Here we are then, the centenary of the Armistice has been and gone. The 11th hour, of the 11th month 100 years later, arrived in Flanders and on the Somme as it did in London and Burwash and many other places dear to my heart. Soon, it was 11.01, and a little after, 11.15, then it was 8pm and time marched on, as ever it does. The clock stops for no man, no occasion – not then and not now.
The thing about time, is that not only is it relentless, but it is a great equaliser. It is as merciless as it is kind, as cruel as it is compassionate, for a minute has and always will be, 60 seconds. Yet, in our minds, time becomes moments, and moments – well, they’re something different. They change, and shift and swirl as we perceive time. Your wedding day can seem as if it were over in the blink of an eye, just as a midnight drive to the hospital can seem like it lasts an eternity. So it was that 11/11/18 came to pass. For some, the minute went by unnoticed, for a great many it was observed in crowds that gathered at war memorials across the country and a thought was given to the occasion until 11.01, when life resumed as normal. For a few, that minute is still ongoing.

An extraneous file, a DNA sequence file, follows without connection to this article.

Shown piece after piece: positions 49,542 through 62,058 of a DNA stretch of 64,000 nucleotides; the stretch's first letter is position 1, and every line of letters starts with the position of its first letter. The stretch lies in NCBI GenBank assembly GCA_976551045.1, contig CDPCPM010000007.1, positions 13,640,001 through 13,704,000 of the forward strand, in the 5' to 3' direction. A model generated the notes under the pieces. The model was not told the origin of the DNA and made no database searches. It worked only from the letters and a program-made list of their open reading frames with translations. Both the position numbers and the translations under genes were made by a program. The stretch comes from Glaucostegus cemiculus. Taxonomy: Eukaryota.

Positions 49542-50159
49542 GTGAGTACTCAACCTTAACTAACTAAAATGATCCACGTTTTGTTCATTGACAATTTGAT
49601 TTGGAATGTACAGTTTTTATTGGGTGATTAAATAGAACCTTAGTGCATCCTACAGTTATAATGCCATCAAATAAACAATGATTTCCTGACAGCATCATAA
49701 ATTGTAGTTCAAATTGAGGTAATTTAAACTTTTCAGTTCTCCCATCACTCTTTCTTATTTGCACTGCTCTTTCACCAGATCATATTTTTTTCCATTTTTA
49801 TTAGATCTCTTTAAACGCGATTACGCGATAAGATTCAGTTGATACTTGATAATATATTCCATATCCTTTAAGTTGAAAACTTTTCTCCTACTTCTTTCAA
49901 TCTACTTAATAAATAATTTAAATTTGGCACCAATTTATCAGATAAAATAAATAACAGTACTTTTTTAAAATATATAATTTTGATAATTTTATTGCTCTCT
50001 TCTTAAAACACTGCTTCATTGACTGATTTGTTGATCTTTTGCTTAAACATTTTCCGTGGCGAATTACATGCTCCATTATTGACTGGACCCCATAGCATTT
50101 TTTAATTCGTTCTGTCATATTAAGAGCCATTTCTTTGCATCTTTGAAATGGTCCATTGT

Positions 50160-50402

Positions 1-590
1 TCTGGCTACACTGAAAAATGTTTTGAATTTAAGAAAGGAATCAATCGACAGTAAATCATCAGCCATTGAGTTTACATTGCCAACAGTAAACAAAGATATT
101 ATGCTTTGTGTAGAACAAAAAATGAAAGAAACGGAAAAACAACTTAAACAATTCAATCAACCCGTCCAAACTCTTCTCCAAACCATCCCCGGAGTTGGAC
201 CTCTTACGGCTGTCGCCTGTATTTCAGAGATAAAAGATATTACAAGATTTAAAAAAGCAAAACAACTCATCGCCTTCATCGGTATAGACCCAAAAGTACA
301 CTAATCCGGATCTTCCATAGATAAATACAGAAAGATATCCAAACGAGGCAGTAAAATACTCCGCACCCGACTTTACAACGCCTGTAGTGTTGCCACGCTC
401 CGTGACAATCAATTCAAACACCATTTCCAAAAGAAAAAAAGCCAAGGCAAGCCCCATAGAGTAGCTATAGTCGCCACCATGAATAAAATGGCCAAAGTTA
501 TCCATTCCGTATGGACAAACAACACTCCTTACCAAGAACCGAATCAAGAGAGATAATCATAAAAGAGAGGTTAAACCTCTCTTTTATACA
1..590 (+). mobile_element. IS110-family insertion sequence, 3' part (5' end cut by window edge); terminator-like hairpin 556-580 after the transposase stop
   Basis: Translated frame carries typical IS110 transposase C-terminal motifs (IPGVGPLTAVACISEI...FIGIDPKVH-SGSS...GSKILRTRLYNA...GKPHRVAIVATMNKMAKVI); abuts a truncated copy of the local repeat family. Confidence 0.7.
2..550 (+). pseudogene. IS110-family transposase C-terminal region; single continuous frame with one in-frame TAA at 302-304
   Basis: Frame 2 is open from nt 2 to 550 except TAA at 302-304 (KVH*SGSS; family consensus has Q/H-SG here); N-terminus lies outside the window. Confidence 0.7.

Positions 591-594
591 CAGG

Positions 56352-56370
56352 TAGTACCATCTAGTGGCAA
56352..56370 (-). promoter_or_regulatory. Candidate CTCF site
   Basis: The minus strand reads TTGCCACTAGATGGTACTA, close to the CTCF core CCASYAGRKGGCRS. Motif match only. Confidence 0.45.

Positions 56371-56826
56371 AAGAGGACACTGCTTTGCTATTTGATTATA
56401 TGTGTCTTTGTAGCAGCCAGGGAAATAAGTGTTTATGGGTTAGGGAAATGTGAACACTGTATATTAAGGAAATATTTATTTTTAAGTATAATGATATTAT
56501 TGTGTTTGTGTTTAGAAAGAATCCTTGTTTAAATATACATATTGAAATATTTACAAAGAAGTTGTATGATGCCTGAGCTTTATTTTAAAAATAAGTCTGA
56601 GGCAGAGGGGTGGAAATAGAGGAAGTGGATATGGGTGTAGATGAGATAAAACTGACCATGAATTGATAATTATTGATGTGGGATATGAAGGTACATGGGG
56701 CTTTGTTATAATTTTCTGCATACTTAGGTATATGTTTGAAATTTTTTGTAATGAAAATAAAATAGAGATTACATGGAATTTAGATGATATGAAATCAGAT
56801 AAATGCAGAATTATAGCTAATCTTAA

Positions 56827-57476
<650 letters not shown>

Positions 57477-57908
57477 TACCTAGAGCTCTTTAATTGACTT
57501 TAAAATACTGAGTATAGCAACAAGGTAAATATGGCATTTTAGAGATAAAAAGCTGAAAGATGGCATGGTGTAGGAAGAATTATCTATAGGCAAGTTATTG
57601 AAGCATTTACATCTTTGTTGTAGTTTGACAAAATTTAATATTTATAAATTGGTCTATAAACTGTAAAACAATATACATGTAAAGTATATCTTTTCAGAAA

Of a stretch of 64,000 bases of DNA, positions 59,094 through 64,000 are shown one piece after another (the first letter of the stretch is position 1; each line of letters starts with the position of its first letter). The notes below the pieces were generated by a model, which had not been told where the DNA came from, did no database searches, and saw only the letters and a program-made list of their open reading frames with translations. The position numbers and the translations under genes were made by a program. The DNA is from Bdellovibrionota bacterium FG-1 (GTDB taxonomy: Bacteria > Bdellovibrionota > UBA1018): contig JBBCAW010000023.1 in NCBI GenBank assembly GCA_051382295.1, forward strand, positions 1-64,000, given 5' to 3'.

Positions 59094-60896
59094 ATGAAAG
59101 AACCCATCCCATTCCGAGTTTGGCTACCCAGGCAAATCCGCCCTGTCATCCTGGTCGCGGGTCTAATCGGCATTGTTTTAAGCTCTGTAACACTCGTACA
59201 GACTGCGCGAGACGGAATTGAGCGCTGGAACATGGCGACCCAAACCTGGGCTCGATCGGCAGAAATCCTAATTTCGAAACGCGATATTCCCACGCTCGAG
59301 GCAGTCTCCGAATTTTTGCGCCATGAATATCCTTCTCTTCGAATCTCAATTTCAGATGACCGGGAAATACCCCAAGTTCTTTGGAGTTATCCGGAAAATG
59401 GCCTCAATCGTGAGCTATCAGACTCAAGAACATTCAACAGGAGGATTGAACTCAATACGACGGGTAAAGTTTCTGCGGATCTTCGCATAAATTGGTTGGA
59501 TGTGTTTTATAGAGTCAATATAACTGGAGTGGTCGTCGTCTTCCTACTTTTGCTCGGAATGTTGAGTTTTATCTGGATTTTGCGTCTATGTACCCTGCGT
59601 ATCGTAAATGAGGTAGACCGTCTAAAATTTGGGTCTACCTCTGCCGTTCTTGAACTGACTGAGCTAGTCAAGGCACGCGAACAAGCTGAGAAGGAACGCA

As I stood in Ypres Reservoir Cemetery, with two dear friends, knowing that thousands of people gathered in the town square and under the Menin Gate nearby, after an hour long parade and much pomp and circumstance, I wondered in truth what it was all about. I looked at the graves of the men who we were there to remember, as they stood in silent sentry far from the crowds. I listened to the sound of the breeze as it shook the autumn leaves of the trees around the cemetery. I felt my friends arm around me, holding tight – and I wept.
11 o’clock came and went but the truth of it is, that the moment and all that we felt, will never be over. I know that many who are passionate about the Great War feel almost a sense of loss at the closing of these centenary years. They’re concerned that as time marches on the memory of Them will drift out of our nations consciousness and be lost. I believe that yes, the media coverage will stop. Yes, the exhibitions and installations will taper off. Yes, for many people their interest in the Great War will dwindle. But for us, who understand and feel as we do, our efforts to share the stories of the men who fought will redouble. The end of the centenary will only serve to strengthen in our hearts and minds the passion we have for remembrance and learning, and I do not doubt, for one second, that we will ever allow Them to be forgotten.